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A Tamagotchi would likely be an improvement on George Bush, but we can't bear going round this colourful board game long enough to find out.
If there's one thing the Wii has in spades, it's party games and minigame collections. With so many good games already out there, it's impossible to recommend a game like Party On! It's boring, there aren't enough minigames, and you can't play any of them with friends.
It's too bad, because the game's visuals makes one expect more Tamagotchi craziness and a more consistent inspiration from the original toys. The design of characters is as cute as ever, with simple animations that, according to what happens on the board, portray happy or disappointed Tamagotchis. The different settings in the game are colorful and full of strange characters bouncing the players from one side of the board to another. Even rolling the dice is a funny experience: Swinging the Wii remote up and down will hit an animated die on a spoon, making it roll, and a weird sound will come out of the remote itself. Very soon, though, the enthusiasm will fade and players will be left with a game without much long-term entertainment value. The party mentioned in the title is a very short one and players will likely decide to leave it early to knock on other doors: Rayman: Raving Rabbids and Wario Ware offer much more fun for only slightly more cash.
En essayant de copier sur son voisin Mario Party, Tamagotchi Party On! perd une bonne partie de ce qui faisait le charme de ses grands frères sur DS. Les mini-jeux sont devenus anecdotiques, et les plateaux n'offrent pas suffisamment d'intérêt pour éviter l'ennui, même à plusieurs.
Putting the style and pure comedic value aside, Tamagotchi: Party On! adds nothing to the Wii library, and just isn’t worth even a budget price tag. The mini-games are shallow and one-player only, each turn drags on far too long, and the sheer lack of any actual “party” elements keeps it from attaining even the basic – yet still redundant – entertainment found in the long-lived Mario Party series. If you’re looking for a party title on Wii, you’ll want to look to something like Rayman, Monkey Ball, Wario Ware, or even Mario Party over Tamagotchi, as the game lacks any real lasting appeal to make it worth not only the cash, but also the time it takes to complete a game. Wii is a party system, and there are/will be plenty of games to make great use of its causal nature. No matter how young, desperate, or niche you are, Tamagotchi: Party On! is a poor, poor choice.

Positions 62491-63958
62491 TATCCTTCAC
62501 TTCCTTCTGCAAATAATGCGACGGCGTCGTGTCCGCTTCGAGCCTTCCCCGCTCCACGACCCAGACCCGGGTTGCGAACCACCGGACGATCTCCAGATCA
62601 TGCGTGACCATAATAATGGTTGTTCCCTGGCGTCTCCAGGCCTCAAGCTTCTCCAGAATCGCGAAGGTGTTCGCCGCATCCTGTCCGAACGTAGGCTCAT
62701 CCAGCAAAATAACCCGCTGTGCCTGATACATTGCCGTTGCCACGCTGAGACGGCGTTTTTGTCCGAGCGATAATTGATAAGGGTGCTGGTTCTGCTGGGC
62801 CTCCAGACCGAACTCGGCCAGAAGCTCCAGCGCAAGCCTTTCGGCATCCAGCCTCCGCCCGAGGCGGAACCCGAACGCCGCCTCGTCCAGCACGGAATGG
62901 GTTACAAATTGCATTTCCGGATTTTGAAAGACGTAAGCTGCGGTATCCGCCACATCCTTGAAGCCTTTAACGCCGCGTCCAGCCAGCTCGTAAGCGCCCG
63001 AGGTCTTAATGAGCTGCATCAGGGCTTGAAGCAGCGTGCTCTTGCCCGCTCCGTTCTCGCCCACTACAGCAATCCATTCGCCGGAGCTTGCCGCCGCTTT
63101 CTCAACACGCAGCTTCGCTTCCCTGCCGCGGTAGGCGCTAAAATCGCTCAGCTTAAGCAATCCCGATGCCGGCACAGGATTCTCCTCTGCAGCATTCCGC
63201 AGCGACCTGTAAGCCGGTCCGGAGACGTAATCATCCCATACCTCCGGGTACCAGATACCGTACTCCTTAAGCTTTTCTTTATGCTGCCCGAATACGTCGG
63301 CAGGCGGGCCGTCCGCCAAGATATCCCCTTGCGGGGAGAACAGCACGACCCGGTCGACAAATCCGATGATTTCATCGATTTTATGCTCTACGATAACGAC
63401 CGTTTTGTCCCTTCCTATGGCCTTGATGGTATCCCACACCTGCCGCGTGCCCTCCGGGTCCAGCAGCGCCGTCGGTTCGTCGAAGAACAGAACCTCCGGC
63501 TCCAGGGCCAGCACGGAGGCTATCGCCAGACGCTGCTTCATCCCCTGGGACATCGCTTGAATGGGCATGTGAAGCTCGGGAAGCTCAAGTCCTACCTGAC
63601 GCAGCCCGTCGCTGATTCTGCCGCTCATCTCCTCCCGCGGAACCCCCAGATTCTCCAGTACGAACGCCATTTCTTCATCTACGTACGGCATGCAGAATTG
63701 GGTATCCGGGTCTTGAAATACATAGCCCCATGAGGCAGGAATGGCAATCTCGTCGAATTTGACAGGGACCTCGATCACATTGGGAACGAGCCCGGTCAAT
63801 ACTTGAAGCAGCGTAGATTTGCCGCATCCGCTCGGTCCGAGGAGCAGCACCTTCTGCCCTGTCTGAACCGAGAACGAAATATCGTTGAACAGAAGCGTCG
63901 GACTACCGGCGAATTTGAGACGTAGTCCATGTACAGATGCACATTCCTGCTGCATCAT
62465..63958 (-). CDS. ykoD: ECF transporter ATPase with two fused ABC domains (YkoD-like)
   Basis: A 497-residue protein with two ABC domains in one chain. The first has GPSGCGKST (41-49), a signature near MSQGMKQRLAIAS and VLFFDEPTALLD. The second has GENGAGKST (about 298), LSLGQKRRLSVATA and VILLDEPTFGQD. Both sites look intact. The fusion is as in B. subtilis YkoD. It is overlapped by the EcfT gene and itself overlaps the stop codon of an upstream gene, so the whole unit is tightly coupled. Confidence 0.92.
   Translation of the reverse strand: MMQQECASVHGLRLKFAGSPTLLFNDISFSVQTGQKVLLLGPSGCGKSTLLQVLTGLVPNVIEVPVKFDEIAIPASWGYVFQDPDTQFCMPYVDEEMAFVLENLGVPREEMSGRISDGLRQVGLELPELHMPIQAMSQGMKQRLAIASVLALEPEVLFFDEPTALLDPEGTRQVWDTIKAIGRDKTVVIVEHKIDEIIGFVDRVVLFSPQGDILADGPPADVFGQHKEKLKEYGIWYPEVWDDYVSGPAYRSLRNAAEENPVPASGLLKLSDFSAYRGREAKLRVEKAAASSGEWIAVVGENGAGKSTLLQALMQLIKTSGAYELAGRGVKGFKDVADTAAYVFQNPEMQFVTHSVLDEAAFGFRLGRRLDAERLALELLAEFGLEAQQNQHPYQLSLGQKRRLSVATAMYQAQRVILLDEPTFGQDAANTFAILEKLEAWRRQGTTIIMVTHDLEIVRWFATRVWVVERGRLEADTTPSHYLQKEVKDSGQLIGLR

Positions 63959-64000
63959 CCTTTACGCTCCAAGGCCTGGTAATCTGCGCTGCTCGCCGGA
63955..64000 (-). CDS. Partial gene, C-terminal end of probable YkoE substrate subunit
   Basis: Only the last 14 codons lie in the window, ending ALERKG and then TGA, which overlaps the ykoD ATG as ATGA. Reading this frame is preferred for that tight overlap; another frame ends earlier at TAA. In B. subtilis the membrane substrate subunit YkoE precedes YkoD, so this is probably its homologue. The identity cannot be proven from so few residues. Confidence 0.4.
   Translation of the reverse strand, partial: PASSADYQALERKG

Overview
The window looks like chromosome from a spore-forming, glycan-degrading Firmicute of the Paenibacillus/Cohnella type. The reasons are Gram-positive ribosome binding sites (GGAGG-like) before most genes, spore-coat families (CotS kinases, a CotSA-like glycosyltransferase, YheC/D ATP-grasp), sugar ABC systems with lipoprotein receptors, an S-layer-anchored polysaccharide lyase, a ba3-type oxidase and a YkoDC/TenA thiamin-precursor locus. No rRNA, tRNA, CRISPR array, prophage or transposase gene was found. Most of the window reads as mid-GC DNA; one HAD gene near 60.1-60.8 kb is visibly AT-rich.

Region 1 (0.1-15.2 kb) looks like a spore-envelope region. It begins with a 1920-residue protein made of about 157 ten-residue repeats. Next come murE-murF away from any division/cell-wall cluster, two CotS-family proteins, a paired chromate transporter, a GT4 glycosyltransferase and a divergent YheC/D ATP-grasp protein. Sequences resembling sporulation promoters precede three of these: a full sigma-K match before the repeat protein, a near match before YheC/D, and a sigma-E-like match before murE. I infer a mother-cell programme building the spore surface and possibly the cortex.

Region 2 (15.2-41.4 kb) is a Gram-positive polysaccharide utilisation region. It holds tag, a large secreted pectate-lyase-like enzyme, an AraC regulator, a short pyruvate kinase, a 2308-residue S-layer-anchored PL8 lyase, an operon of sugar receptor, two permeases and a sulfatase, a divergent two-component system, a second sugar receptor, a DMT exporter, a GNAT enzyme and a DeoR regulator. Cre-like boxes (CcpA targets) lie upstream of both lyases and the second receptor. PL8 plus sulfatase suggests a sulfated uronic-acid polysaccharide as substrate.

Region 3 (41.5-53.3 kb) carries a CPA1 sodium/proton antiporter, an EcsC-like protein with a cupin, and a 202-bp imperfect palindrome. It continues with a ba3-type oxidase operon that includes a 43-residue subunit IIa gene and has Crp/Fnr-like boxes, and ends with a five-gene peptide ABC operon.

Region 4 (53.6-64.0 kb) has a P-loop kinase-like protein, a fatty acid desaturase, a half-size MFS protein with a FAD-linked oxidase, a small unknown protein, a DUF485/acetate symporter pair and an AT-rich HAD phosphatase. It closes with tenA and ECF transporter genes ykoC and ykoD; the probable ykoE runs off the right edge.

If it were a ‘proper’ board game you might be able to forgive the glaring shortcomings, but as it stands Tamagotchi: Party On! is a full price videogame and, as such represents appalling value for money. Pre-pubescent fans of Bandai’s virtual pet money-spinner will no doubt jump at the chance to run for the coveted presidency of Planet Tamagotchi, but when the e-number fuelled haze has worn off, we think they’ll be bitterly disappointed by this woefully sub-par product.
Si vous êtes adepte des mini-jeux en pagaille, alors peut-être que ce jeu trouvera un écho chez vous. Sauf qu'il faut bien être conscient que ce qu'il vous attend est totalement dénué d'intérêt. Trop simples, trop courts, trop dépouillés de tout, ces mini-jeux n'arrivent jamais à passionner. Et que dire de ce mode plateau qui vous fera attendre votre tour... En solo, vous pourrez vaquer à d'autres occupations tellement le jeu peut tourner sans vous. Tamagotchi Party On ! est à jouer en multi, et encore...